In essence, the perspective that I have sought to flesh out thus far is that CCT are accepted by those women who do not contemplate migration. Consequently, the impact of CCT on women's likelihood of migration merely reflects an underlying preference for migration rather than constituting evidence of influence on the likelihood of migration. In accepting CCT, a woman signals that she did not contemplate migrating in the first place or that she considers the migration option to be of relatively little value.
The availability of CCT brings about endogenous dynamics: an intentional welfare-improving move along the production possibilities frontier that accompanies an outward push of the frontier.
According to the “New Economics of Labor Migration” (Stark 1993; Stark and Bloom 1985), the decision whether a household member should migrate is a household decision. When a household that seeks to participate in migration is offered CCT, the household assesses the implications of receiving CCT for its options, opportunities, and well-being. Suppose that prior to the possible receipt of the CCT, the household planned to have a woman member, say the wife, migrating and have the husband stay put to tend the farm. When CCT are made available, the calculus of who should migrate (if anyone), and who will not is revised: there is an income effect, and there is an assignment effect. The income effect implies that migration is less attractive, if the canonical economic model of migration that relates the incidence of migration to three variables were to be followed: expected wage (income) at destination, which enters the model positively; wage (income) at origin, which enters the model negatively; and the cost of moving from origin to destination, which enters the model negatively. (Early examples of this model include articles by Sjaastad  and Todaro .) The assignment effect implies that if the wife is better than the husband in making productive use of the CCT, then the possibility of her migrating will be less attractive. If the household still favors migration (the income effect weakens but does not negate the desire to partake in migration), then the balance of selecting the household's migrant-designate shifts in favor of the husband. This shift does not occur because the wife faces a newly imposed constraint; rather, it occurs because of an endogenous revision of the comparative advantage of household members.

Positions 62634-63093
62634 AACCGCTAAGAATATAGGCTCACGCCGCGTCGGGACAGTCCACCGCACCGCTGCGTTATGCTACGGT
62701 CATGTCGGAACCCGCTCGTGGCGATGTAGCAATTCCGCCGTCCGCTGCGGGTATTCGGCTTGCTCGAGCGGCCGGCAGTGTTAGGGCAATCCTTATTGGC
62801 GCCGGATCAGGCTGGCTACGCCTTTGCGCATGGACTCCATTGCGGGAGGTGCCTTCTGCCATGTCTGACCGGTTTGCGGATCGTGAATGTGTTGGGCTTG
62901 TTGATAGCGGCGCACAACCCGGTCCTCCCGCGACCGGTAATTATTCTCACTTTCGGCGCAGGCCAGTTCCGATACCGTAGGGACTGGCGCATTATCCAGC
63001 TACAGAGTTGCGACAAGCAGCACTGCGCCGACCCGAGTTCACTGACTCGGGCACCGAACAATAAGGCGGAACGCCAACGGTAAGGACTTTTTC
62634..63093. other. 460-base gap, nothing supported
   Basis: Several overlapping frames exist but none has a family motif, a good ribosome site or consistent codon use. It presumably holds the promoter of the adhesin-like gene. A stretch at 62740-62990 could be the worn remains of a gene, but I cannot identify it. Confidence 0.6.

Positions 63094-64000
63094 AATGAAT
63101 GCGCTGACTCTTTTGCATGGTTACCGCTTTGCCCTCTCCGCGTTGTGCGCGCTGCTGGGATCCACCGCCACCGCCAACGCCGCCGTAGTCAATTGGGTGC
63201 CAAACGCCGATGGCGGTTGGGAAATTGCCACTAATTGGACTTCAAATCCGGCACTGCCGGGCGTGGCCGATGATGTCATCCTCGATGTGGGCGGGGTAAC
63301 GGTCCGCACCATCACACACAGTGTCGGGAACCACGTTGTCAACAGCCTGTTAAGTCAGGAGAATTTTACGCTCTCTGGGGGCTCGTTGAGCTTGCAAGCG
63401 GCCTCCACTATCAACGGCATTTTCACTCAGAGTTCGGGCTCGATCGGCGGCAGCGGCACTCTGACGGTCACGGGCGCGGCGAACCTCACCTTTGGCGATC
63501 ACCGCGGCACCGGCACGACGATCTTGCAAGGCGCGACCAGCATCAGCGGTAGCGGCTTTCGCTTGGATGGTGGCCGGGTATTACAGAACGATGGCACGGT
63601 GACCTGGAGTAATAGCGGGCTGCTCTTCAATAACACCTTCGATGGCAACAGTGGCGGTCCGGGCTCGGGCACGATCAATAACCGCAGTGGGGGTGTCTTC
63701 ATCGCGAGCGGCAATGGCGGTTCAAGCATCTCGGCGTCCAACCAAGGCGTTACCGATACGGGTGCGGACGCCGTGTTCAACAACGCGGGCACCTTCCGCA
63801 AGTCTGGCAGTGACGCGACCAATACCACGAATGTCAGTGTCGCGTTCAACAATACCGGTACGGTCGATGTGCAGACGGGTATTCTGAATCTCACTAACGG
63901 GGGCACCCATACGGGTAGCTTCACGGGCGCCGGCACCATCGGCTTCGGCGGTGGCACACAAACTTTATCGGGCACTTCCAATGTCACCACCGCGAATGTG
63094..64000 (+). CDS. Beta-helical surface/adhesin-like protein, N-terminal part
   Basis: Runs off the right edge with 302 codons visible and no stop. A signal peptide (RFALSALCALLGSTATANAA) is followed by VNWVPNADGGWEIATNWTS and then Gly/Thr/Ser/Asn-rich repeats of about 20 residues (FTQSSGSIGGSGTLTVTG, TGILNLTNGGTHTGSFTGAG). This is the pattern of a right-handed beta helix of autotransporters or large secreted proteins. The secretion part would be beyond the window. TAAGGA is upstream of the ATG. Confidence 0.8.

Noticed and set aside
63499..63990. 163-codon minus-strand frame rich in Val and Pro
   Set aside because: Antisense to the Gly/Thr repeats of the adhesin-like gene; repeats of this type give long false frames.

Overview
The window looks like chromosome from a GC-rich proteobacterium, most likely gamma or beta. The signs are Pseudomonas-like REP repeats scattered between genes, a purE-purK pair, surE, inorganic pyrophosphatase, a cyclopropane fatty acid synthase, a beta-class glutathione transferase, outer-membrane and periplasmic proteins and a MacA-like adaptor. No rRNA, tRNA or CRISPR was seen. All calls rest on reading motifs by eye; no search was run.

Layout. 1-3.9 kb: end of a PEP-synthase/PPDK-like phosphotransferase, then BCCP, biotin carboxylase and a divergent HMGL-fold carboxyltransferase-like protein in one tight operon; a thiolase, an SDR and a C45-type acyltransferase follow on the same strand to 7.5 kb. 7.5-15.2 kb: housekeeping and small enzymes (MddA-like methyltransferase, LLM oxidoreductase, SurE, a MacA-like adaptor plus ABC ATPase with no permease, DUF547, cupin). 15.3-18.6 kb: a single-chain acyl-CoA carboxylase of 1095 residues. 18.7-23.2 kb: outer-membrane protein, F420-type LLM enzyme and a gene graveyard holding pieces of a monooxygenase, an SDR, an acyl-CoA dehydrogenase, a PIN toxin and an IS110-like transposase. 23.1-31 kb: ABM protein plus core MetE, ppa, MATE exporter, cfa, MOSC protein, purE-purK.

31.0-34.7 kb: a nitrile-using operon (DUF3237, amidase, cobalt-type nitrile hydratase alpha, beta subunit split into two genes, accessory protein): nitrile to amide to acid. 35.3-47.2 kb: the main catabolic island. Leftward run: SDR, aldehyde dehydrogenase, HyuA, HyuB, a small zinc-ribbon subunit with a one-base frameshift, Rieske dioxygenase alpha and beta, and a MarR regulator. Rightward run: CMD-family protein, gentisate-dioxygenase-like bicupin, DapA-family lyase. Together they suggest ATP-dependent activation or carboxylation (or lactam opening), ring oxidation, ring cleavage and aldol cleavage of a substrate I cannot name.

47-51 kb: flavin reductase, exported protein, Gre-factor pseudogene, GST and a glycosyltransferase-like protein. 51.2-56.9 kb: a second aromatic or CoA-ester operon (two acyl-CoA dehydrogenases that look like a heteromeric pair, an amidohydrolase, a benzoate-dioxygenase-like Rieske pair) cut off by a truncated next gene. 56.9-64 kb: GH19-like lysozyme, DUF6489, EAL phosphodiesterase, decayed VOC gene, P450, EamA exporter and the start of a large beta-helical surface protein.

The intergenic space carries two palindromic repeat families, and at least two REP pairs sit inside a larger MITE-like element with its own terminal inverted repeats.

In sum, in seeking to understand the likelihood that women will migrate given participation in a CCT program, issues of selectivity, endogeneity, and optimization cannot be set aside. In particular, it is not that the receipt of CCT severs a migration option; it is that not contemplating migration favors accepting CCT. And if a household perspective is brought to bear, then a household's free choices weaken the appeal of migration by women, assuming that such migration was contemplated in the first place. This reduction does not arise from an exogenously imposed curb but rather from endogenously formed preferences.
For a comparison of different methods to account for endogeneity in discrete-choice models, consult Guevara (2015).